"I think what the NFL is doing most is raising awareness and putting it in front of everyone's faces. When you tune in to watch a football game, you see the logos and the messaging on the field, the helmet decals. I think the number one thing that they are doing is raising awareness, starting conversations. There is a lot of work that we all have to do and it is really on us as a society to take that step back and have conversations with one another, get a better understanding for one another and where we come from, the cultural differences that we have. I think if we all do that then we will realize we are a lot more alike than we are different."
Recent events around the league suggest there is still work to be done.
"In recent news, the Jon Gruden situation, we obviously have a long ways to go. This is an NFL coach and those private emails being exposed shows what he thinks about certain kinds of things -- not to vilify him, I'm sure if we all had our private conversations leaked, it could be embarrassing to a certain extent for everyone -- but to see those same thoughts and ideals as recently as yesterday leading an NFL team, it is obvious that those things are still prevalent, not only in this profession but I think in our society in general," he explained.
"I think it is going to be a process. The fallout from that situation, for example, is just a reminder that we are all accountable for the things that we say and what we do. The more people understand that and start to feel that, also with the understanding previously that the rules didn't always apply to everybody. Now that you are starting to see all of the fallout from not only that situation, but others, I think people will be cognizant of what they say and how they speak, and then be more sensitive to other groups of people that are not like you."
Each year, NFL teams recognize a member of their club for outstanding play on the field and in the community. Arizona selected Peters last year.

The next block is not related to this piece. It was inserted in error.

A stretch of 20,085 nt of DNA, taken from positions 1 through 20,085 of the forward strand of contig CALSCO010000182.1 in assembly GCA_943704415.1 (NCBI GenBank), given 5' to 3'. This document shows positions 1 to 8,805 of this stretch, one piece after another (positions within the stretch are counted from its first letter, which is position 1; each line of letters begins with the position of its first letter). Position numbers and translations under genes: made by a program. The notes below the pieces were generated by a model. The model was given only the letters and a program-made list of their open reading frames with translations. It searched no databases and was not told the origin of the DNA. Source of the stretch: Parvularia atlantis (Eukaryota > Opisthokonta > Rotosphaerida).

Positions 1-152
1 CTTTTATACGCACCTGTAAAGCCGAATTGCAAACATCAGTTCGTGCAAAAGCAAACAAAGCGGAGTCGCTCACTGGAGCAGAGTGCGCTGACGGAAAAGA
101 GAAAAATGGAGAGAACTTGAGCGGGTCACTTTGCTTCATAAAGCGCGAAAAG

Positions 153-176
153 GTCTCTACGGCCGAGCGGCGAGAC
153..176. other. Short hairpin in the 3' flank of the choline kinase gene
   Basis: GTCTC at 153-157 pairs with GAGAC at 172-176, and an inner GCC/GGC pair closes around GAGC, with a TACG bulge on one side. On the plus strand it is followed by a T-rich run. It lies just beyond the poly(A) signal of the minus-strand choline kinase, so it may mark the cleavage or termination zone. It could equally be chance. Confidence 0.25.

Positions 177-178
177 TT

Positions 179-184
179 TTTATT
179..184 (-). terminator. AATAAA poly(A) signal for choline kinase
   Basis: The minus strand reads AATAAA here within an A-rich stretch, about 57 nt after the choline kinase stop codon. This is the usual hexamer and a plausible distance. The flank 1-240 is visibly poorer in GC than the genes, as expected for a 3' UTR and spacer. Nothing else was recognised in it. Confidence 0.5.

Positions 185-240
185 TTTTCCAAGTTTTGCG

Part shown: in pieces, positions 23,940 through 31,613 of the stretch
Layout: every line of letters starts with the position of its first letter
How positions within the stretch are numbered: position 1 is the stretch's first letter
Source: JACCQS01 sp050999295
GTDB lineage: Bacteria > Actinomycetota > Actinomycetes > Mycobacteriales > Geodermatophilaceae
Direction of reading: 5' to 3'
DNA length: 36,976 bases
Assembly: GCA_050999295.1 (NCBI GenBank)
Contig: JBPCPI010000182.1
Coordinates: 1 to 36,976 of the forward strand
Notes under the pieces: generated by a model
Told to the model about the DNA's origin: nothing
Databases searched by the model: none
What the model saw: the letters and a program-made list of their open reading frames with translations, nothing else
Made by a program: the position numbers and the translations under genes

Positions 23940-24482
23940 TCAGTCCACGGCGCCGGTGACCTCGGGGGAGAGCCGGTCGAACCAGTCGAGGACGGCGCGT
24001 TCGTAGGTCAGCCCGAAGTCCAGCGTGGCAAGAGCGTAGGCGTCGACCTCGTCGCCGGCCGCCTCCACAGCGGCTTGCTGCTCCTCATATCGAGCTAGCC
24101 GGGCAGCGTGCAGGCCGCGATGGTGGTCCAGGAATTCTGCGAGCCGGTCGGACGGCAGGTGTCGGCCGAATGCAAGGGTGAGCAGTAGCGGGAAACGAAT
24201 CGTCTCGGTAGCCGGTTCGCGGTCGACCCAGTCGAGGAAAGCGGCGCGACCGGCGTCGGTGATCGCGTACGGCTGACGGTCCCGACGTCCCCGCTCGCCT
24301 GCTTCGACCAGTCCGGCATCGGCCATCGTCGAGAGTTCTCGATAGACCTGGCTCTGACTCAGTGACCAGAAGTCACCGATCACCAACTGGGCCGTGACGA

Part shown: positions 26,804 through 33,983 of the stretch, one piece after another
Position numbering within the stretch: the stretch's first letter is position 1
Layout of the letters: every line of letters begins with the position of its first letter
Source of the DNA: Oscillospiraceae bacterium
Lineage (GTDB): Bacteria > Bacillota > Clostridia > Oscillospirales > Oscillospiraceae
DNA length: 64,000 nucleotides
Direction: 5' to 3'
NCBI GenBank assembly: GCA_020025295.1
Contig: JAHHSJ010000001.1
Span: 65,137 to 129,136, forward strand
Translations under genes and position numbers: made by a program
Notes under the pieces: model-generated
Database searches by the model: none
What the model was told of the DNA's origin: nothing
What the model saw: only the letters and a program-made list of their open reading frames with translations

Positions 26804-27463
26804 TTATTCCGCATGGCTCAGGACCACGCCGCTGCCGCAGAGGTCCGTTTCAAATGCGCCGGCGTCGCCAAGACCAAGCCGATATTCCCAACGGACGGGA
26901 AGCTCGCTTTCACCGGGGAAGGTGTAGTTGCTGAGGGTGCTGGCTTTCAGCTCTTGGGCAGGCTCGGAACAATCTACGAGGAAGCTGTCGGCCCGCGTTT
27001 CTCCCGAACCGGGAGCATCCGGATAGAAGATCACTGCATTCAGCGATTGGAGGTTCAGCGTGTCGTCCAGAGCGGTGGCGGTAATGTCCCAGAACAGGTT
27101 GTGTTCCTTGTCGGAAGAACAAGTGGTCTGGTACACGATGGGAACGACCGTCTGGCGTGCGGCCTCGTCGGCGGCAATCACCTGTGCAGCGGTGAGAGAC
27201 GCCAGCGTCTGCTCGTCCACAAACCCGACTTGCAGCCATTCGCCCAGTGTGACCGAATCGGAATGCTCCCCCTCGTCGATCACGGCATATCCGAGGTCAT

"It is just an incredible honor," Peters said about being named the Cardinals Walter Payton Man Of The Year. "When you are out and doing work, I think there is always the question of impact and how much is our work actually helping; that is one thing that I often think about or how we can make things better to reach more kids or the kids that we do reach, how can we have a greater impact with them. To be recognized for community work, I was incredibly honored because I know the men on this team and the work that they put in.
"A lot of guys on this team really are deserving. To win an award over those guys, I am incredibly honored. I do take it as a certain responsibility to continue doing good work, to make sure I am doing the right things and make sure I am upholding that standard that the team can be proud of and my brothers on the team as well," he finished.
The 33-year old, who is in his seventh season with the NFC West franchise, is providing stable play and leadership for the only remaining undefeated team. Football has brought him fame and fortune, but the satisfaction of being a beacon of light for others is the treasure Peters and others across the league have been seeking, much like the premise of "The Alchemist."